159.    He who wrangles or goes to law with his father, the keeper of a gambling-house, a drunkard, he who is afflicted with a disease (in punishment of former) crimes, he who is accused of a mortal sin, a hypocrite, a seller of substances used for flavouring food,

160.    A maker of bows and of arrows, he who lasciviously dallies with a brother’s widow, the betrayer of a friend, one who subsists by gambling, he who learns (the Veda) from his son,

161.    An epileptic man, who suffers from scrofulous swellings of the glands, one afflicted with white leprosy, an informer, a madman, a blind man, and he who cavils at the Veda must (all) be avoided.

162.    A trainer of elephants, oxen, horses, or camels, he who subsists by astrology, a bird-fancier, and he who teaches the use of arms,

163.    He who diverts water-courses, and he who delights in obstructing them, an architect, a messenger, and he who plants trees (for money),

164.    A breeder of sporting-dogs, a falconer, one who defiles maidens, he who delights in injuring living creatures, he who gains his subsistence from Sudras, and he who offers sacrifices to the Ganas,

165.    He who does not follow the rule of conduct, a (man destitute of energy like a) eunuch, one who constantly asks (for favours), he who lives by agriculture, a club-footed man, and he who is censured by virtuous men,

166.    A shepherd, a keeper of buffaloes, the husband of a remarried woman, and a carrier of dead bodies, (all these) must be carefully avoided.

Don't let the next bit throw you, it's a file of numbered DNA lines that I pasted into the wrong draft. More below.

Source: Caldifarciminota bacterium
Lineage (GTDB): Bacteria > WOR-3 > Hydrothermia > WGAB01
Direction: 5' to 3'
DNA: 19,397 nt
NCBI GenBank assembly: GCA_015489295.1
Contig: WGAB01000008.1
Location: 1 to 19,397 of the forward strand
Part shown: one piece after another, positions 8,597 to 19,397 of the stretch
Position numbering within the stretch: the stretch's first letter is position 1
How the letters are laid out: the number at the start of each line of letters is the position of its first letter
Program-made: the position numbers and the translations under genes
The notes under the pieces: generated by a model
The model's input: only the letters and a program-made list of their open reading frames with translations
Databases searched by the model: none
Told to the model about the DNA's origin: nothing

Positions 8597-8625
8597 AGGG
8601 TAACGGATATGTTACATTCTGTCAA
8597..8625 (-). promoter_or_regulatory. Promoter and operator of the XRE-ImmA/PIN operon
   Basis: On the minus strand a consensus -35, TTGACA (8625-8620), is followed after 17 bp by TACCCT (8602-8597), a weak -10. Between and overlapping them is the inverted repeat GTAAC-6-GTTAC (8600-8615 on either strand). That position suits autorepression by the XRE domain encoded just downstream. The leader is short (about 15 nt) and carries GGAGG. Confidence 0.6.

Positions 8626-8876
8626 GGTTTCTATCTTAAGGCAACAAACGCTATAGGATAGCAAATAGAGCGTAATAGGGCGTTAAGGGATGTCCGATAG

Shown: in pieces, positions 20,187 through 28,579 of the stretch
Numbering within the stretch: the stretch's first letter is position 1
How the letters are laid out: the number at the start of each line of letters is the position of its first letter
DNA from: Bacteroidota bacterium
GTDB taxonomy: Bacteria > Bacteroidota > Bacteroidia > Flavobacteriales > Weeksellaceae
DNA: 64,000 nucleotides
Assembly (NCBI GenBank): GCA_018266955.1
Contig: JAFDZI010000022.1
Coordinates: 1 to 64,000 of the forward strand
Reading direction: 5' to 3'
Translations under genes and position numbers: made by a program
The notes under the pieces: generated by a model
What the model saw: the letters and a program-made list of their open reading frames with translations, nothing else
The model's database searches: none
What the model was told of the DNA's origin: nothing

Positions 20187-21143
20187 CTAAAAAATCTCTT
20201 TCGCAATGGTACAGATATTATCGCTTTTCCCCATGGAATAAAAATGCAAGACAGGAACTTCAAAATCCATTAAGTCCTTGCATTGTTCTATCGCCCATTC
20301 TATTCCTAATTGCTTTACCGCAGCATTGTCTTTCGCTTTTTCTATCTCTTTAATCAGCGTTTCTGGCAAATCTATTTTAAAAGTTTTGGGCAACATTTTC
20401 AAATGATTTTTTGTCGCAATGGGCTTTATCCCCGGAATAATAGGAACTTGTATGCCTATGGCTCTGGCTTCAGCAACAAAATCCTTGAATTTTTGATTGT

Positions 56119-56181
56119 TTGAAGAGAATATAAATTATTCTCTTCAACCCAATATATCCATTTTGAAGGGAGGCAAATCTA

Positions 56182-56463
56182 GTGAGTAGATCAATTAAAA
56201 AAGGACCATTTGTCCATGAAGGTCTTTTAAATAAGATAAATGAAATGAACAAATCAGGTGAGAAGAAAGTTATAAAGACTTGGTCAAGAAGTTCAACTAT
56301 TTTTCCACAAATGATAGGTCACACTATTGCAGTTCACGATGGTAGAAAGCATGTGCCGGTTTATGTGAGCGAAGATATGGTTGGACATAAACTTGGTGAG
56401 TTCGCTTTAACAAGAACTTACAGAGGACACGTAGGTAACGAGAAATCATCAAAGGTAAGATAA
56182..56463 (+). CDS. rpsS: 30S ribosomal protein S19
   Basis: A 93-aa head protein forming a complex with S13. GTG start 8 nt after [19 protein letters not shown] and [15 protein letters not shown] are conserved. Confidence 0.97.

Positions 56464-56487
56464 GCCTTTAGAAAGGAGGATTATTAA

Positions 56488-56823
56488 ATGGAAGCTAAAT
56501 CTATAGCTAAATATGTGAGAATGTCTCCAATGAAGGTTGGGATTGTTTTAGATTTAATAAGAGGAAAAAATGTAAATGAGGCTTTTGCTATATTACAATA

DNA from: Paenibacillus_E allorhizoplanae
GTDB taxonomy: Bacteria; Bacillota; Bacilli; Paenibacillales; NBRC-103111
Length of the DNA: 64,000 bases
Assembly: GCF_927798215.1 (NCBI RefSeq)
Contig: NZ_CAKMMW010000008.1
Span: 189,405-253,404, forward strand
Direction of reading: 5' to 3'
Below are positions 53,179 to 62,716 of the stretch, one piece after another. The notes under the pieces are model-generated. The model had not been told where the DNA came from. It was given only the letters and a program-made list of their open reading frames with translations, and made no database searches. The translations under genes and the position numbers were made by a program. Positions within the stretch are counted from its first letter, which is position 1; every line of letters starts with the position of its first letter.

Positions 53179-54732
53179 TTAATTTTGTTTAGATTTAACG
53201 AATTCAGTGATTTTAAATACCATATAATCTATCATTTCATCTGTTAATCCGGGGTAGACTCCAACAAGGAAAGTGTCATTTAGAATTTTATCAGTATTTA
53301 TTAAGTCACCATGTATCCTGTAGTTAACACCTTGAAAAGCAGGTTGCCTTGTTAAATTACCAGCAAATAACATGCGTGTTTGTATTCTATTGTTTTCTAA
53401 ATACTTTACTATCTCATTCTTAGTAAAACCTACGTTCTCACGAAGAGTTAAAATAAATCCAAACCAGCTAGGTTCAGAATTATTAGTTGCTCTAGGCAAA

167.    A Brahmana who knows (the sacred law) should shun at (sacrifices) both (to the gods and to the manes) these lowest of twice-born men, whose conduct is reprehensible, and who are unworthy (to sit) in the company (at a repast).

168.    As a fire of dry grass is (unable to consume the offerings and is quickly) extinguished, even so (is it with) an unlearned Brahmana; sacrificial food must not be given to him, since it (would be) offered in ashes.

169.    I will fully declare what result the giver obtains after death, if he gives food, destined for the gods or manes, to a man who is unworthy to sit in the company.

170.    The Rakshasas, indeed, consume (the food) eaten by Brahmanas who have not fulfilled the vow of studentship, by a Parivettri and so forth, and by other men not admissible into the company.

171.    He must be considered as a Parivettri who marries or begins the performance of the Agnihotra before his elder brother, but the latter as a Parivitti.

172.    The elder brother who marries after the younger, the younger brother who marries before the elder, the female with whom such a marriage is contracted, he who gives her away, and the sacrificing priest, as the fifth, all fall into hell.

173.    He who lasciviously dallies with the widow of a deceased brother, though she be appointed (to bear a child by him) in accordance with the sacred law, must be known to be a Didhishupati.

174.    Two (kinds of) sons, a Kunda and a Golaka, are born by wives of other men; (he who is born) while the husband lives, will be a Kunda, and (he who is begotten) after the husband’s death, a Golaka.